The mysterious Marina.
Despite the success of his marionette TV series, Gerry Anderson wanted to move into "live action" films and television. He almost got his big break when Harry Saltzman, who owned the James Bond film rights with Albert "Cubby" Broccoli, asked Anderson if he'd be interested in producing Moonraker in 1969. Nothing came of the discussions, though. According to some sources, Anderson later settled a lawsuit against Broccoli, claiming some elements of his Moonraker treatment were used.

Still, Gerry Anderson got his wish when he made the intriguing theatrical film Journey to the Far Side of the Sun in 1969. From there, he produced the cult TV series UFO (a personal fave), Space: 1999 with Martin Landau and Barbara Bain, and The Protectors starring Robert Vaughn.

Incidentally, the pretty closing song "Aqua Marina" was performed by Gary Miller. He had previously scored six hits on the UK record chart, with his biggest song being the theme from Richard Greene's Robin Hood TV series. Sadly, "Aqua Marina" wasn't a hit--though perhaps that was a good thing for Atlanta, who didn't have a song at all.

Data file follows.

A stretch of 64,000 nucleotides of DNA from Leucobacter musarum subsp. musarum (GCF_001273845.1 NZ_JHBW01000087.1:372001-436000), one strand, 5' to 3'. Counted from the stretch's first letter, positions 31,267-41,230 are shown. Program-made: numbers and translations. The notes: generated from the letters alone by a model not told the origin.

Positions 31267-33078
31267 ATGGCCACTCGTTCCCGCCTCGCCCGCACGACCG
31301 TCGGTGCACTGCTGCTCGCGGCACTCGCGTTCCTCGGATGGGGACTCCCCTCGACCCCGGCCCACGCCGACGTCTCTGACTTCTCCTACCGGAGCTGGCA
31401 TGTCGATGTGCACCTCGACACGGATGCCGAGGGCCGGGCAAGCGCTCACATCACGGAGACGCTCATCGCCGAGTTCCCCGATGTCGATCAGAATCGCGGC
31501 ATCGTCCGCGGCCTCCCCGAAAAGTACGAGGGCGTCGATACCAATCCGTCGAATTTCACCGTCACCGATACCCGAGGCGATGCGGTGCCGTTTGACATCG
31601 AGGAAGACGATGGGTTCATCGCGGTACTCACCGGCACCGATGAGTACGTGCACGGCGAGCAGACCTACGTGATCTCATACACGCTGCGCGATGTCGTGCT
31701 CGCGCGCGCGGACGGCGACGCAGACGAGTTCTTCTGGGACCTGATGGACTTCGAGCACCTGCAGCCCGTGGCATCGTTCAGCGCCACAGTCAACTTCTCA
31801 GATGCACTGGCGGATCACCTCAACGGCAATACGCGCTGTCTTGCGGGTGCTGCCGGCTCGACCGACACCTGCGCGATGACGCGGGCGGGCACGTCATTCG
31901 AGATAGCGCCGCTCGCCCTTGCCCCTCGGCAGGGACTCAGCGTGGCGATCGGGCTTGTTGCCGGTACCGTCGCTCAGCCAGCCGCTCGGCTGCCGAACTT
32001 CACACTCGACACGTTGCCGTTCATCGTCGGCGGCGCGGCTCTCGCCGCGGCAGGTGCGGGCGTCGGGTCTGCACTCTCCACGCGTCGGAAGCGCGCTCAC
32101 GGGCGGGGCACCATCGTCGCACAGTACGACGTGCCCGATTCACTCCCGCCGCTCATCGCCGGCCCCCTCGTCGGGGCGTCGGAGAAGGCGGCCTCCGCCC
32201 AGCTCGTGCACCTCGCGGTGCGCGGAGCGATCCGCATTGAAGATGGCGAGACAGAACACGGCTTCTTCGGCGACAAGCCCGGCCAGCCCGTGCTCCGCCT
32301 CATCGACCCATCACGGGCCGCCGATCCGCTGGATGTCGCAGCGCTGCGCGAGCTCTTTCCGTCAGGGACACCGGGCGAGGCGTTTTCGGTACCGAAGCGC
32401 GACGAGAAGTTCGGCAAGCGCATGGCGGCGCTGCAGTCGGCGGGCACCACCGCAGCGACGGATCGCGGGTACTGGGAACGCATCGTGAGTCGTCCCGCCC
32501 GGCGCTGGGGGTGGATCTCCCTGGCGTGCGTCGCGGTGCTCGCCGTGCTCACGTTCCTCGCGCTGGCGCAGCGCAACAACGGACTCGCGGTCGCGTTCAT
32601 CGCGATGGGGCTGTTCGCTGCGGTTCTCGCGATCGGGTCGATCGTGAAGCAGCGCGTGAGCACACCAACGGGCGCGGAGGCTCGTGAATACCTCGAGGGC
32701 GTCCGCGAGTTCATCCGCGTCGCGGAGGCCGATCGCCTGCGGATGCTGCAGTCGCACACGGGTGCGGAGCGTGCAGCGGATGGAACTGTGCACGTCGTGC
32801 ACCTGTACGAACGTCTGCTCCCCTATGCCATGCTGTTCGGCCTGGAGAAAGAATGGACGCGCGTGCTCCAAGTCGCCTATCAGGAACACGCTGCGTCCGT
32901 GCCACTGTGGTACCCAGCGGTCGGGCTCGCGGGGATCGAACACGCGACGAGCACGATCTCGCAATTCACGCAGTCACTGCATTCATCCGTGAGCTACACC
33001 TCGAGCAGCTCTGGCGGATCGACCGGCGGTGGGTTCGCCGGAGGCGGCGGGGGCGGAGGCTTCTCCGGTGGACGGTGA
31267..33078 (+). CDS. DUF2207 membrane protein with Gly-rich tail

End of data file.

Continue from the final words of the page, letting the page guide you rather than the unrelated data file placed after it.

Wednesday, January 7, 2015

The Greatest Stars of the 1940s Revealed! (Part 1)

The Duke just missed the Top 10!
Last month, over 195 classic movie fans participated in our online poll to determine the greatest movie stars of the 1940s. The ballot included 105 actors and actresses who were active during that decade, ranging from Fred Astaire to Orson Welles. Over the next week, we will reveal the top 25 vote-getters, starting with 11-25 today.

Amazingly, all but five performers received at least one vote. That group included some fine performers, too: Robert Young, Barry Fitzgerald, Celeste Holm, Donald Crisp, and Judith Anderson.

The poll also allowed participants to submit write-in votes and 40 people took the opportunity to add their favorites. The Priscilla Lane Fan Club mounted a campaign on that actress's behalf and she led all write-in candidates with 8 votes. British film fans noted the exclusion of Michael Redgrave, Alastair Sim, Margaret Lockwood, and Joan Greenwood. Some of the Hollywood stars that received write-in votes were Linda Darnell, Jean Arthur, Lon Chaney, Jr., Norma Shearer, and Audrey Hepburn. While a couple of these performers should have been on the ballot (e.g., Linda Darnell, Jean Arthur), most of them made only a few appearances during the 1940s. For example, Norma Shearer starred in just three movies and Audrey Hepburn's film debut was in 1951!

Without further ado, we'll start at #25 and work our way to #11. Then next week, we will unveil the Top 10!

25.  Bing Crosby.
24.  Gregory Peck.
23.  Gene Tierney.
22.  Myrna Loy.
21.  Tyrone Power.
20.  Claude Rains.
19.  Bob Hope.
18.  Ingrid Bergman,
17.  Errol Flynn.
16.  William Powell.
15.  Spencer Tracy.
14.  Fred Astaire.
13.  Rita Hayworth.
12.  James Cagney.
11.  John Wayne.

Sunday, January 4, 2015